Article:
Taking out a mortgage to buy a house is a huge step. The amount and terms of the loan will have a major impact on your financial picture for decades. That’s why you should choose a lender carefully.
What to Do Before You Apply
In order to qualify for an attractive interest rate, you need to prove to lenders that you are a good risk. That means you need to get your financial house in order before you start applying for a mortgage. The first step is to get copies of your credit reports and have any errors corrected. If you have a lot of credit card debt, work to pay down the balances and lower your debt-to-income ratio.
Take a hard look at your budget and figure out how much you can afford in monthly mortgage payments. A lender may approve you for a bigger loan than you can realistically handle....
How many times have you heard the story about people who move into their dream home only to find out that there’s a huge plumbing issue or noisy neighbors next door? Learn from their mistakes, and reconsider certain factors before signing on the dotted line. Here’s a comprehensive checklist for homebuyers when it comes to deal breakers:
- Plumbing: If the plumbing isn’t working, guess who has to spend money fixing it? You got it: the person who signs on the dotted line. Plumbing issues can be even harder to address in older homes that have an outdated set-up. Be sure your inspector conducts a thorough evaluation before closing.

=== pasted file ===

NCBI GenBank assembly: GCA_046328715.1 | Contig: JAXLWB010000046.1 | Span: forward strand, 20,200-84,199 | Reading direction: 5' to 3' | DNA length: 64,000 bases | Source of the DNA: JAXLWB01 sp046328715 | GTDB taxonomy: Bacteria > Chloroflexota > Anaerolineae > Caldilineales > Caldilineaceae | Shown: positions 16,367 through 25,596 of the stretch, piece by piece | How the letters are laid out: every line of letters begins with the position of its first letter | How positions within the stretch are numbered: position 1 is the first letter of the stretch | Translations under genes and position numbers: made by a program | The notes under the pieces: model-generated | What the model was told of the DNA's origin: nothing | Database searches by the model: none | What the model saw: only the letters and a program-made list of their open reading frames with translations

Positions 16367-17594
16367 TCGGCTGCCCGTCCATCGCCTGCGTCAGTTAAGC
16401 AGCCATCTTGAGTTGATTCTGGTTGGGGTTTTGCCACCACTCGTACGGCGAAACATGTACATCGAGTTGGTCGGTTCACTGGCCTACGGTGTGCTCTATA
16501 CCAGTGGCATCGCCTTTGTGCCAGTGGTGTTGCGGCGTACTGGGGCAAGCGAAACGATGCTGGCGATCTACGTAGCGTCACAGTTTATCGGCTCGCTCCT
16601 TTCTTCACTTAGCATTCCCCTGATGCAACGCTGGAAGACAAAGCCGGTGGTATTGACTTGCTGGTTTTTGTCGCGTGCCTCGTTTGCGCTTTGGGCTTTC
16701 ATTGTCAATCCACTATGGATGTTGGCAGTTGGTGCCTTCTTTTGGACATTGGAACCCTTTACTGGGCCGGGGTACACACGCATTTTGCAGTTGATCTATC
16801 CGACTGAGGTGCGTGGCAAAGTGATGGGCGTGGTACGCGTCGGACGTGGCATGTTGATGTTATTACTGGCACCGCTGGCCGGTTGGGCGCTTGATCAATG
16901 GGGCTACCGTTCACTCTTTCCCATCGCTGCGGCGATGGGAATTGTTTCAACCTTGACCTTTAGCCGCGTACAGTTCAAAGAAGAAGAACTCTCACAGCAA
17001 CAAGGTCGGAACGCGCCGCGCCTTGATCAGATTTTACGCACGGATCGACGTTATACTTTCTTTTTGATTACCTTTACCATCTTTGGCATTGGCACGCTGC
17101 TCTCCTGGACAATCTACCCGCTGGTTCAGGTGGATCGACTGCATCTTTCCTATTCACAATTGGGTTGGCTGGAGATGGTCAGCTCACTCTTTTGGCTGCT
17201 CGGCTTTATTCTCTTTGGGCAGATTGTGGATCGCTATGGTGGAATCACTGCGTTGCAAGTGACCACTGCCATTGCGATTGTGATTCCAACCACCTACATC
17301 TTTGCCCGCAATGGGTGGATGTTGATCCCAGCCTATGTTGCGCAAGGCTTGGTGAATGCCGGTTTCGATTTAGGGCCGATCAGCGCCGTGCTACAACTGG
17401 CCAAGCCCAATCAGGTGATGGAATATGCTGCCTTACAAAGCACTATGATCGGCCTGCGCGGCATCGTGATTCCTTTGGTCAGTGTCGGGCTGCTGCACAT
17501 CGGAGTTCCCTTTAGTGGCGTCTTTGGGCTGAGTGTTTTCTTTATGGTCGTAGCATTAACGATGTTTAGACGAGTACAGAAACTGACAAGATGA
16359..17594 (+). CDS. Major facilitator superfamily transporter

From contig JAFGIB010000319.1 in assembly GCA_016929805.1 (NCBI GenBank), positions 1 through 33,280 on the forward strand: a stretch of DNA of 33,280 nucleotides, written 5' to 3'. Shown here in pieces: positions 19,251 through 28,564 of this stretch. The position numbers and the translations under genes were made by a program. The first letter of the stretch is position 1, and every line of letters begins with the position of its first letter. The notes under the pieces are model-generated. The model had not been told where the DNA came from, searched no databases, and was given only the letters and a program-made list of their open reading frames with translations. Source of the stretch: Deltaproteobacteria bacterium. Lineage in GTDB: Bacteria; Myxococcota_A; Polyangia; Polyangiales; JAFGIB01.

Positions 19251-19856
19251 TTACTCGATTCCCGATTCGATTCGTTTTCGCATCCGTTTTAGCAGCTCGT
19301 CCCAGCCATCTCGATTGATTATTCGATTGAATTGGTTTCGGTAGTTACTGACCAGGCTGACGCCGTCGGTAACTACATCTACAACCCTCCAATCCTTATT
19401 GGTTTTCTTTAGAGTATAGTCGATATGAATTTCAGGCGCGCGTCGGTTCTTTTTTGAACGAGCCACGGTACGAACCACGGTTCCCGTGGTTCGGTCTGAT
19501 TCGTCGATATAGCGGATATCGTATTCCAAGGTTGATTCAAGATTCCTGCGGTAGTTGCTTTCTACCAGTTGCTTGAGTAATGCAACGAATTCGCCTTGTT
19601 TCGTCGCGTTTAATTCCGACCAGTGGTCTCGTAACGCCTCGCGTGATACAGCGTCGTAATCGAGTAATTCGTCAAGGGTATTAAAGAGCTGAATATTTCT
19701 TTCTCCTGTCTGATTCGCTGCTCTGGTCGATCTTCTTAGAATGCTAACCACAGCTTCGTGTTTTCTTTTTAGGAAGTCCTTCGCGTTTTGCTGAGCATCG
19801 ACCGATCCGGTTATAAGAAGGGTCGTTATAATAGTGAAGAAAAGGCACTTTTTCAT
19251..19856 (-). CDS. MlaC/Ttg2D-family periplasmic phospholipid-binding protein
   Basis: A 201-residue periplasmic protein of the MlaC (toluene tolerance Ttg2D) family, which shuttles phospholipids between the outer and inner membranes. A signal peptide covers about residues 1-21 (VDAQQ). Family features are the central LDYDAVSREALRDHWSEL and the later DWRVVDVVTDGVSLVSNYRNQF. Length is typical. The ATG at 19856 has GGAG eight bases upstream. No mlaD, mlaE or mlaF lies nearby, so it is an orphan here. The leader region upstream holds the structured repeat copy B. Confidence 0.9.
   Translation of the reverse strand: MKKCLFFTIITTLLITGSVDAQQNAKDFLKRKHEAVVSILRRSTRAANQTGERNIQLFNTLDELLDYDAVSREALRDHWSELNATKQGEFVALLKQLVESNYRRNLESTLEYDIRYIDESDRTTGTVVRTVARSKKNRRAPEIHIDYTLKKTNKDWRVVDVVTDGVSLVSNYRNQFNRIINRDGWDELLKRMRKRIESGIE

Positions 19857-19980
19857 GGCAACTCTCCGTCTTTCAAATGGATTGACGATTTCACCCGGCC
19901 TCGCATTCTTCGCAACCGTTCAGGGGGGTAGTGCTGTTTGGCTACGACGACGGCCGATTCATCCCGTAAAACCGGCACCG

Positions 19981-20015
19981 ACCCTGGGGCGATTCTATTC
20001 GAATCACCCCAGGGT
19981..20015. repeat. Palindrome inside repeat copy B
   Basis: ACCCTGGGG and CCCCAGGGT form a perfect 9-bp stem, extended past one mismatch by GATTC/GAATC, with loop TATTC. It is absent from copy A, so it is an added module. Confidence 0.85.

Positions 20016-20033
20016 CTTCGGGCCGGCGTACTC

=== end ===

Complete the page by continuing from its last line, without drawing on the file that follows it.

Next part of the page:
- Electrical System: Whatever’s not there has to be added, and whatever is not working has to be fixed. And...
Moving is a massive undertaking that many people dread. The day of the week you choose can have a significant effect on your overall experience. If you have some flexibility, consider the pros and cons of moving on a weekend vs. a weekday.
Many families choose to spend the weekend moving because it’s often impossible for parents to take time off during the week without losing money or falling behind on important projects. Since most people move on a weekend, moving companies tend to fill up their schedules quickly and charge higher rates. If you need to move on a weekend, call around to compare prices and book a moving van as far in advance as possible. If you move during the week and save money on the cost of the moving van and workers, you can use the money you save to pay them to...
You’ve handed over a sizable chunk of cash in return for those shiny new keys—and in the first flush of happiness over owning your own home, you want to be ready to show it off. But money may be tight, and you are facing bills—like water and trash pick-up—that you’ve never had to pay before. The financial advice team at Investopedia.com suggests five steps new homeowners should take:
Watch your wallet. Don’t overspend on furnishings or remodeling during your first few months as a homeowner. Give yourself time to adjust to a new budget and to rebuild your savings. Friends and family will understand if you take your time to fix-up and decorate—and the stores will still be filled with new furniture when you are ready to spend.
Don’t ignore maintenance...
Thanks to a glam Hollywood treatment and an influx of design and reno shows, the world of real estate can look like a pretty sweet deal. You tour some high-end houses, sign some papers, close a few deals and you’re set. Right? In real life, it’s a little more complicated than that. From emotional sellers to DIY disasters, real estate agents deal with challenges just like any professional. Here’s what they wish you knew about the job:
“Reality” television isn’t that real. Shows can make it seem simple and fun to buy a fixer upper, gut the place and sell it to make a profit, all within a short timeframe. In reality, these projects take much more time and often encounter more complications. Make sure you speak with both a real estate agent and a contractor before deciding...